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J Neurochem. 2006 Oct;99(1):13-9. Epub 2006 Aug 8.

Retrograde signaling in injured nerve--the axon reaction revisited.

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Department of Biological Chemistry, Weizmann Institute of Science, 76100 Rehovot, Israel.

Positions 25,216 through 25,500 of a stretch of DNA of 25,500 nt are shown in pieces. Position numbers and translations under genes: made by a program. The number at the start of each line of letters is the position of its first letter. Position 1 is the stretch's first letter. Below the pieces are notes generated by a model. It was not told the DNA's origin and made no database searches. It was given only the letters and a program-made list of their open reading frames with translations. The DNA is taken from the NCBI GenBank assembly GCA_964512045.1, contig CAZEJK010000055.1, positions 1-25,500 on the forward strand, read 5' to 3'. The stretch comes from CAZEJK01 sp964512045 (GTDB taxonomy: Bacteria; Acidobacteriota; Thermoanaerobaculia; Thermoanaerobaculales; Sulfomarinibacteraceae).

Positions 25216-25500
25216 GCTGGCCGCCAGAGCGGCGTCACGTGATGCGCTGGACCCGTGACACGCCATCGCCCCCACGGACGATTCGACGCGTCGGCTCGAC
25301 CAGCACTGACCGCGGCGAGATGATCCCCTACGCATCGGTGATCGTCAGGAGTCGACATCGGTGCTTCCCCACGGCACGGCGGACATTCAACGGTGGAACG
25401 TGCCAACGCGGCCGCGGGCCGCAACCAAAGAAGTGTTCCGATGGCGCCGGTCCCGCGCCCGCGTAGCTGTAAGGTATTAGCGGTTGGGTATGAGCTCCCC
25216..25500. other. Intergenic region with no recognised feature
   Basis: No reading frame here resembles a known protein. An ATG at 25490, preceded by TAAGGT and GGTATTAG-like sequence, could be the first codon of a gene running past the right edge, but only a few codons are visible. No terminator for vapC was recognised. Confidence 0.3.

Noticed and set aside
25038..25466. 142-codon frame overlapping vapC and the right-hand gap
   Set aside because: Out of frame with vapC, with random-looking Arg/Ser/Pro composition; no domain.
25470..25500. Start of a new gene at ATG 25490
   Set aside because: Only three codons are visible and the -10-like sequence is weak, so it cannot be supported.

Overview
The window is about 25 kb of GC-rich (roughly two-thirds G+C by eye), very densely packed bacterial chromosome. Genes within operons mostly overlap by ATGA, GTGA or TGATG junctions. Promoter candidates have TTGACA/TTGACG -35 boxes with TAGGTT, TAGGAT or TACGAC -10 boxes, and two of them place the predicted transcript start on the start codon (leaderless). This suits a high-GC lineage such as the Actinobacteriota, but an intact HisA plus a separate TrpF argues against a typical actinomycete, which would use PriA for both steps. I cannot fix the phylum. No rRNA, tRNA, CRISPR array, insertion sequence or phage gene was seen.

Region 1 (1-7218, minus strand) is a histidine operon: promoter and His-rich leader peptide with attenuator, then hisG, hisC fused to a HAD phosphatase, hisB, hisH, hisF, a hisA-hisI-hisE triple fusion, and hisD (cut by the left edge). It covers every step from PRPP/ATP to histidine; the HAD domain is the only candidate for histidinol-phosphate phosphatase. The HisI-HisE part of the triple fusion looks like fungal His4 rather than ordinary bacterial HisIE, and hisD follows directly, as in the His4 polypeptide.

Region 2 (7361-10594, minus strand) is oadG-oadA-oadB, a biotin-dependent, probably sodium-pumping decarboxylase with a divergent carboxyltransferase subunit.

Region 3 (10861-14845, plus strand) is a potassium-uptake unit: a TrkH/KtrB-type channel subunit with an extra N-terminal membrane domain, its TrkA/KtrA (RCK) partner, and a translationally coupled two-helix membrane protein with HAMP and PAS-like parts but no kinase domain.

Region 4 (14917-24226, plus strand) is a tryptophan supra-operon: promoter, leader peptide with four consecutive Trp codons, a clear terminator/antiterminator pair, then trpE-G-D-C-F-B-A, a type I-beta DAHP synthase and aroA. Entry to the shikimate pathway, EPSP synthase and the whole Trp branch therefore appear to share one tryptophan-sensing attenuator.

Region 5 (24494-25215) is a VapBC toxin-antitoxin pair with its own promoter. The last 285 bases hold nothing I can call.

Injury to axons elicits changes in macromolecule synthesis in the corresponding cell bodies that are critical for an effective regenerative response. For decades the most easily studied aspect of this phenomenon was the onset of chromatolysis, a suite of structural changes in the cell body characterized by swelling, shifting of the nucleus and dispersal of Nissl bodies. The question: 'what is the signal for chromatolysis?' received no less than 10 possible answers in a comprehensive review article published more than three decades ago. Here we come back to this 36 years old question, and review progress on understanding the mechanism of retrograde injury signaling in lesioned peripheral nerves. Recent work suggests that this is based on local axonal synthesis of critical carrier proteins, including importins and vimentin that link diverse signaling molecules to the dynein retrograde motor. A multiplicity of binding sites and of potential signaling molecules, including transcription factors and MAP kinases (Erk, Jnk), may allow diverse options for information-rich encoding of the injury status of the axon for transmission to the cell body.

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